It has the power to make your perfectly enjoyable speakers sound like someone has wrapped them in four inches of cotton bunting.

Presence? Gone!

Transients? Who needs ’em!

Ambience, Openness, Three-Dimensionality?

Uh, will you consider settling for Murk, Bloat and Smear? There’s a Special on them today at Acoustic Sounds.

And yet no one seems to have noticed, except us of course.

Inspected By… Nobody?

Ask yourself this question. How did this record get approved? Did no one ever play it? Hoffman and Gray let their names be put on this piece of crap? Kassem I can understand; he’s been making bad records for more than twenty years and wouldn’t know a good record if it bit him in the butt. But this is really beyond the pale. It doesn’t even pass the laugh test. I honestly don’t think I have a CD that sounds this bad, and I have hundreds of them. (I play them in the car.)

We don’t feel it’s incumbent upon us to defend the sound of these pressings. We think for the most part they are awful and we want nothing to do with them.

But don’t those who DO think these remastered pressings sound good — the audiophile reviewers and the forum posters specifically — have at least some obligation to point out to the rest of the audiophile community that at least one of them is spectacularly bad, as is surely the case here.

Is it herd mentality? Is it that they don’t want to rock the boat? They can’t say something bad about even one of these Heavy Vinyl pressings because that might reflect badly on all of them?

I’m starting to feel like Mr. Jones: Something’s going on, but I don’t know what it is. Dear reader, this is the audiophile world we live in today. If you expect anyone to tell you the truth about the current crop of remastered vinyl, you are in for some real disappointment.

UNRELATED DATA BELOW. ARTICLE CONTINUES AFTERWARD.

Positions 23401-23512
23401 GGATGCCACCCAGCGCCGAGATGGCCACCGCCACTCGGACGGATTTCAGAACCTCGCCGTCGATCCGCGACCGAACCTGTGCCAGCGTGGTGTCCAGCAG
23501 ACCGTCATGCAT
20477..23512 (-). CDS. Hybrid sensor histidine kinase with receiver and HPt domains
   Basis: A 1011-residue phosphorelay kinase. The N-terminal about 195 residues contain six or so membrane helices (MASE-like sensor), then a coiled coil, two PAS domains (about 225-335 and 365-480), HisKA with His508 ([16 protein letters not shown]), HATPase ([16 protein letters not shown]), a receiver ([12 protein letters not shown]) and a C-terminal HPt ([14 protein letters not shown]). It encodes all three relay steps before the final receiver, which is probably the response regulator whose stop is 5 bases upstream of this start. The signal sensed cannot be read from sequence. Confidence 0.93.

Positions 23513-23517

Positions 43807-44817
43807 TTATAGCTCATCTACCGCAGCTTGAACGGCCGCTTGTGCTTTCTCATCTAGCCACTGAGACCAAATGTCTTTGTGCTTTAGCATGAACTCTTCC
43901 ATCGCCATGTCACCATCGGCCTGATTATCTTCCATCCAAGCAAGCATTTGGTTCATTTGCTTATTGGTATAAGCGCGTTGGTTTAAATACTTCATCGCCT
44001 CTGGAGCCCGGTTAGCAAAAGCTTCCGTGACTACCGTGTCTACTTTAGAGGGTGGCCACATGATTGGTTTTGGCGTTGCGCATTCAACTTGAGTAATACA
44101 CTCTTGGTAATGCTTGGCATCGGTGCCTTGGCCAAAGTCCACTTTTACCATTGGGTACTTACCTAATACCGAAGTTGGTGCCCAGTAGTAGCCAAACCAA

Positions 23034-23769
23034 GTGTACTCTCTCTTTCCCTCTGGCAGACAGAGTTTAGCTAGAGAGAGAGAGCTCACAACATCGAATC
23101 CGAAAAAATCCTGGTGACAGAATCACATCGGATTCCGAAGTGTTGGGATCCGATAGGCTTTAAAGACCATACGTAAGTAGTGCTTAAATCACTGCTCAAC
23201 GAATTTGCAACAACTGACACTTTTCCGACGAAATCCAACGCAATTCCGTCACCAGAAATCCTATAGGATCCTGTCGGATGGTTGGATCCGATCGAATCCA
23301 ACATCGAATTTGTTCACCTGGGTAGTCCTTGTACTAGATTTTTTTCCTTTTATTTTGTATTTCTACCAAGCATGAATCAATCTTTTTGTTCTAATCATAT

We don’t have the time to critique what’s out there, and it seems that the reviewers and forum posters lack the — what? desire, courage, or maybe just the basic critical listening skills — to do it properly.

Which means that in the world of Heavy Vinyl, it’s every man for himself.

And a very different world from the world of Old Vinyl, the kind we offer. In our world we are behind you all the way. Your satisfaction is guaranteed or you get your money back.

Now which world would you rather live in?

(more…)

Donald Fagen – Revisiting the Analog Vs. Digital Debate

More of the Music of Steely Dan

Reviews and Commentaries for the Music of Steely Dan

Do All the Pressings Have to Sound Like CDs?

The average copy of this digitally recorded, mixed and mastered LP sounds just the way you would expect it to: like a CD. It’s anemic, two-dimensional, opaque, thin, bright, harsh, with little extreme top and the kind of bass that’s all “note” with no real weight, solidity or harmonic structure. Sounds like a CD, right? (That’s the way most of my CDs sound, which is why I no longer listen to them except in the car)

But what if I told you that the best copies of The Nightfly can actually sound like a real honest-to-goodness ANALOG recording, with practically none of the nasty shortcomings listed above? You may not believe it, but it’s true.

I heard it myself. I heard a copy sound so natural and correct that I would never have guessed it was digital. On my honor, that’s the truth. The best copies of The Nightfly can actually be shockingly ANALOG sounding.

Allow us to make the case for The Nightfly. (more…)

Workingman’s Dead is Dead as a Doornail on Rhino Records

More of the Music of The Grateful Dead

More Records that Sound Like CDs

Sonic Grade: F

Hall of Shame pressing and a Heavy Vinyl Disaster if there ever was one (and oh yes, there are plenty).

The 2003 Rhino reissue on heavy vinyl of Workingman’s Dead is absolutely awful. It sounds like a bad cassette. The CD of the album that I own is superb, which means that the tapes are not the problem, bad mastering and pressing are. (more…)